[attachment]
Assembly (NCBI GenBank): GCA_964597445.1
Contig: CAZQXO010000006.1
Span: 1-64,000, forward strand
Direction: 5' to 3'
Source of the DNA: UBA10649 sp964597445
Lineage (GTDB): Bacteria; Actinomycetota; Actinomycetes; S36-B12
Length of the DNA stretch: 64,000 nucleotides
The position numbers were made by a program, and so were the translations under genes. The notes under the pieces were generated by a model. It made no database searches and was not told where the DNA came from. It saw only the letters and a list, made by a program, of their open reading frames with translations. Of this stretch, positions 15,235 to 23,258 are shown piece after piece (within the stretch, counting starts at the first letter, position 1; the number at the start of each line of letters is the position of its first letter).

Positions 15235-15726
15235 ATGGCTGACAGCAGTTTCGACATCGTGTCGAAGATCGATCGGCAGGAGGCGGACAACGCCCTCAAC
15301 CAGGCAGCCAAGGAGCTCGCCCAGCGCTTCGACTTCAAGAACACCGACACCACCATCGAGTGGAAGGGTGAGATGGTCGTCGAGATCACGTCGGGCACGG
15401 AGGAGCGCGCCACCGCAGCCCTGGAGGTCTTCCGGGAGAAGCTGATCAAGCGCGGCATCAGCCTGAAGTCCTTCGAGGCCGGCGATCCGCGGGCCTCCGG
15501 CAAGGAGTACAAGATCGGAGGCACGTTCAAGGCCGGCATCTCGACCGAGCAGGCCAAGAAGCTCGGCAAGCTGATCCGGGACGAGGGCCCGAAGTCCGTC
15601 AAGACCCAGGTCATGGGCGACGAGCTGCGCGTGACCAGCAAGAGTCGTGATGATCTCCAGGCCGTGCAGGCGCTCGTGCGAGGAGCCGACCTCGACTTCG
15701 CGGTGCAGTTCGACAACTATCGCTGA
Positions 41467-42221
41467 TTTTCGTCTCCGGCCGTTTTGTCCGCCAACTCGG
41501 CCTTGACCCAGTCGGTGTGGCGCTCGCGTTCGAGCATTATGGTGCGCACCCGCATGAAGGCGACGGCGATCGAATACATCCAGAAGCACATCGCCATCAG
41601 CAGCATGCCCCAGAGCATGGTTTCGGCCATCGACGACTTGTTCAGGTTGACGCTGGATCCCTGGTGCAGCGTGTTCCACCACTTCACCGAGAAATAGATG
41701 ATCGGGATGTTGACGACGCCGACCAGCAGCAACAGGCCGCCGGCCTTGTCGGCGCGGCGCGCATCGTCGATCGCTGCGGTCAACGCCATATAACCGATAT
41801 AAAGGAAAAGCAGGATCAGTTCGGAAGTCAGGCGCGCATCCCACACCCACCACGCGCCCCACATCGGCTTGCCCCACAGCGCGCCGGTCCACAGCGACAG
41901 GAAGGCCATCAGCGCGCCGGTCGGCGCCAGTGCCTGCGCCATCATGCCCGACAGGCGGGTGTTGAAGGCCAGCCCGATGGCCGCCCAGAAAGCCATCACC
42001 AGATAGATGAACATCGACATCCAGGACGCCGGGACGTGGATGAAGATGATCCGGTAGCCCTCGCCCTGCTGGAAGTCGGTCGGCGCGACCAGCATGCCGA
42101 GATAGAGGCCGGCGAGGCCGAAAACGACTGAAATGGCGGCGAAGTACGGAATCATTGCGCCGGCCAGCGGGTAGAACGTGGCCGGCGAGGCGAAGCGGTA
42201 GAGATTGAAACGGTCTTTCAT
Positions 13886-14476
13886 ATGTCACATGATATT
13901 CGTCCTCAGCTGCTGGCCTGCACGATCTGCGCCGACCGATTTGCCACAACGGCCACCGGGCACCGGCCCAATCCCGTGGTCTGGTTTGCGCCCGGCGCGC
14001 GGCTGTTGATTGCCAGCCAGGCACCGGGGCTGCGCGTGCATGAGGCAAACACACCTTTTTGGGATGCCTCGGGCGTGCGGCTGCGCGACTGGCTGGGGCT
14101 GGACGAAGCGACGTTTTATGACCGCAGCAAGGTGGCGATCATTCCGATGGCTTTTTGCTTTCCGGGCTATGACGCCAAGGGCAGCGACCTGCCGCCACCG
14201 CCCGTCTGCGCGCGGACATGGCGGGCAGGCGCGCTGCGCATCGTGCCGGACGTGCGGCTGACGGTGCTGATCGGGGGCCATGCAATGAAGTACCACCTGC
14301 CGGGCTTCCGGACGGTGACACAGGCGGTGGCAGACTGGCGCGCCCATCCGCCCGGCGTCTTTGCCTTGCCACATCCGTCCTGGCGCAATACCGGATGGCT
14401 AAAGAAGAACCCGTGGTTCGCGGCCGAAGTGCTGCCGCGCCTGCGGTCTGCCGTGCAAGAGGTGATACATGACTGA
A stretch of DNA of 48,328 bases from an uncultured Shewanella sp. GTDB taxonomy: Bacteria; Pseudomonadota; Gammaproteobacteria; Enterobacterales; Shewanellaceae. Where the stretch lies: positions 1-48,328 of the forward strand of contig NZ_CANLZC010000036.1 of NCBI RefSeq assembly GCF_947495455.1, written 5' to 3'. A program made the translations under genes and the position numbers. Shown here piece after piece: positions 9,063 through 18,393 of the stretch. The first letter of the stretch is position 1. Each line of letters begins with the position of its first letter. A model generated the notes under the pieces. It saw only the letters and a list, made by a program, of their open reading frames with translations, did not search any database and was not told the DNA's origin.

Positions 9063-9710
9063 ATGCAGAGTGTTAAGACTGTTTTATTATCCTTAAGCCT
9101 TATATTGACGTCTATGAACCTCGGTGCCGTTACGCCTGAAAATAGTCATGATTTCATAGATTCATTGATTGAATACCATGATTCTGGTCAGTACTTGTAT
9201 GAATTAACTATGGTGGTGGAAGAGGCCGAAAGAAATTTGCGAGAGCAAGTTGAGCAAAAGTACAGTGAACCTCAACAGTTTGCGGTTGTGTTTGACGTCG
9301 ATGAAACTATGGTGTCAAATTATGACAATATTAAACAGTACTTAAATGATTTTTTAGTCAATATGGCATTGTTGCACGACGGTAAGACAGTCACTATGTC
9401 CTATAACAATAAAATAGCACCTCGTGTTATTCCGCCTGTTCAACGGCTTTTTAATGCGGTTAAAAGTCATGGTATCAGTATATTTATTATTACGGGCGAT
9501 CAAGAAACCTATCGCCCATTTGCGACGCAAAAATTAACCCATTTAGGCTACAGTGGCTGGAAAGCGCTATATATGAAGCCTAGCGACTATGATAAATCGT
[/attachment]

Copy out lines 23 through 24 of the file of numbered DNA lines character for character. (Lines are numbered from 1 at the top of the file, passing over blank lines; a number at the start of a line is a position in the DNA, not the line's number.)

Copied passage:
42001 AGATAGATGAACATCGACATCCAGGACGCCGGGACGTGGATGAAGATGATCCGGTAGCCCTCGCCCTGCTGGAAGTCGGTCGGCGCGACCAGCATGCCGA
42101 GATAGAGGCCGGCGAGGCCGAAAACGACTGAAATGGCGGCGAAGTACGGAATCATTGCGCCGGCCAGCGGGTAGAACGTGGCCGGCGAGGCGAAGCGGTA